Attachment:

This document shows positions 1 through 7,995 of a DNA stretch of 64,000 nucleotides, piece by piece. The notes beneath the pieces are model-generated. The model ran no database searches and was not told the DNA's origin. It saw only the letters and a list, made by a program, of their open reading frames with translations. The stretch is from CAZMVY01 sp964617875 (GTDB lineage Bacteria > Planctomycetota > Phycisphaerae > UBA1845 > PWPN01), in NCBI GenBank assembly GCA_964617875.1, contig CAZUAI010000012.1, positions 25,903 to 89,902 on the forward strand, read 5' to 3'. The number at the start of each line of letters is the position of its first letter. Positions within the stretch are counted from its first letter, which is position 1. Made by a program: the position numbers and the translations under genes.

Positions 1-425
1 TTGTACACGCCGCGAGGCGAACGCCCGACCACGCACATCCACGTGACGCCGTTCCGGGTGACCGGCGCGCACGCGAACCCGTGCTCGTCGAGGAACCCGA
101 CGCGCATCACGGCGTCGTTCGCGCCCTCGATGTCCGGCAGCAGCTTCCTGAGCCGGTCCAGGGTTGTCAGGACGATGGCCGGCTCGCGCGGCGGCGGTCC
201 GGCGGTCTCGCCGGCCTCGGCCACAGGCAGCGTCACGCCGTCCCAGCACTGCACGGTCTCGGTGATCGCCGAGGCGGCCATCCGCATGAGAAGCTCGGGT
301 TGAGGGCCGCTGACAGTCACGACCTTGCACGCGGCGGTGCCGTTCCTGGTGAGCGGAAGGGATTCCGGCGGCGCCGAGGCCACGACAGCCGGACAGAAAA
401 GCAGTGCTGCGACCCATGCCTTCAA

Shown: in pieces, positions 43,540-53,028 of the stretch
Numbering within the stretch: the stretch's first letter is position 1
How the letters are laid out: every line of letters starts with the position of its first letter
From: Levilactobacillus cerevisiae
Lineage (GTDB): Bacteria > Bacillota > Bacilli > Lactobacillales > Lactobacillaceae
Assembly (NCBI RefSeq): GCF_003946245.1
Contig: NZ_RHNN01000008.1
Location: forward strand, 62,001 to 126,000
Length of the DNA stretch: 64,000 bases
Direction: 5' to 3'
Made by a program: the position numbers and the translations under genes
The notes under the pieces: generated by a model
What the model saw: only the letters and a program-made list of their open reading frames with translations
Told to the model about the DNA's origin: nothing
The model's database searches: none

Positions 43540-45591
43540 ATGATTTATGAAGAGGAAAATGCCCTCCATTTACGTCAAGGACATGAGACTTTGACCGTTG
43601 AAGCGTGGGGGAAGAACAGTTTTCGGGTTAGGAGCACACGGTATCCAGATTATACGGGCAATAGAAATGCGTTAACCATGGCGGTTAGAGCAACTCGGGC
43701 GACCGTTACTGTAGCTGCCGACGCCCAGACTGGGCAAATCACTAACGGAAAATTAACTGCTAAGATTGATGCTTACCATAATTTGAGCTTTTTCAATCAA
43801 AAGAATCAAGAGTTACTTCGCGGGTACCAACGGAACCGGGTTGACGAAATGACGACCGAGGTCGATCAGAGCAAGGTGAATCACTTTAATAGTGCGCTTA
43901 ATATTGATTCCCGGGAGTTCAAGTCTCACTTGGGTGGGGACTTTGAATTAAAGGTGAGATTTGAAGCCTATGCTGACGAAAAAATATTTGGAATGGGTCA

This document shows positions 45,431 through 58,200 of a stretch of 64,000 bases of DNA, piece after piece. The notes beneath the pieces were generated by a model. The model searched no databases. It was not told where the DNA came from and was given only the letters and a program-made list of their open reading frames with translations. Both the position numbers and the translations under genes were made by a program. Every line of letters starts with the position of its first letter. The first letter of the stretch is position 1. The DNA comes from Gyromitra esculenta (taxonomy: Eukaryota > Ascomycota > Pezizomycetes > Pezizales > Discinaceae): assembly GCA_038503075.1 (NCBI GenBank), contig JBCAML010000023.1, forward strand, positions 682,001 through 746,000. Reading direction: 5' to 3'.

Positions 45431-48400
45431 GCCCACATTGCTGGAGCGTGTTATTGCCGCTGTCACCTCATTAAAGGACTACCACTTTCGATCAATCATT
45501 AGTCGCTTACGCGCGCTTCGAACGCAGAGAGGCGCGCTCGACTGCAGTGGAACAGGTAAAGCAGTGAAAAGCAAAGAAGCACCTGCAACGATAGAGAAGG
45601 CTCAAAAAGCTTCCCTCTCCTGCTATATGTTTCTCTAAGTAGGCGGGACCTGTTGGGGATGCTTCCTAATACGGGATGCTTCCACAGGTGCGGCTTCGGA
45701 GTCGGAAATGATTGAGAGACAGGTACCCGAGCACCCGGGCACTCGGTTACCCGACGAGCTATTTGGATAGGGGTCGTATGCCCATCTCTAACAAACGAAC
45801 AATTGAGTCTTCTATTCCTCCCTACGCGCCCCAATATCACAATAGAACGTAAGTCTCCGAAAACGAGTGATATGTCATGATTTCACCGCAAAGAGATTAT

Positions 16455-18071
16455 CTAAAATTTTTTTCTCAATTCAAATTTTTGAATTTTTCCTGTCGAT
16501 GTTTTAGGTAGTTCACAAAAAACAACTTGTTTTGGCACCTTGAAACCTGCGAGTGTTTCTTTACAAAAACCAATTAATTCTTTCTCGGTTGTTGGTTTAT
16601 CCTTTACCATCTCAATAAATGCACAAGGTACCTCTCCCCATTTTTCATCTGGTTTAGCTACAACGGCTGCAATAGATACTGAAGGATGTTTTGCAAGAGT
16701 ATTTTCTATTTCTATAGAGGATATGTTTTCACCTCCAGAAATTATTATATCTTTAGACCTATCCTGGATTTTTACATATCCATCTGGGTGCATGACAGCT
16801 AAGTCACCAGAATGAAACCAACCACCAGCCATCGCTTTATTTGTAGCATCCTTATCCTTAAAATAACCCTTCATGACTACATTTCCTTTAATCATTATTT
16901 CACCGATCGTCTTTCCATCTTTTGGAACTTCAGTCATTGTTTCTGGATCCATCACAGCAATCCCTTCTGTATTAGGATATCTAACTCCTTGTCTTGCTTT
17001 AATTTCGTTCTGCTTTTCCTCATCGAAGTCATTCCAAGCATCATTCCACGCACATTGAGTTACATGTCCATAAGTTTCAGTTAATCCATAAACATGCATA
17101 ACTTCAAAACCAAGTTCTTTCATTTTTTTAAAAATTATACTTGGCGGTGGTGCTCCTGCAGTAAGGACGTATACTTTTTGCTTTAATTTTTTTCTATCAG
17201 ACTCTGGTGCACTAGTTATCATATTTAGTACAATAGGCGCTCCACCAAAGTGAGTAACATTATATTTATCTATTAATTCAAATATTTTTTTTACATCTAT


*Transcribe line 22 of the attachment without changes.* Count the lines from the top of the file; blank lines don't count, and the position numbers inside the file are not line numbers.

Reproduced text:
The model's database searches: none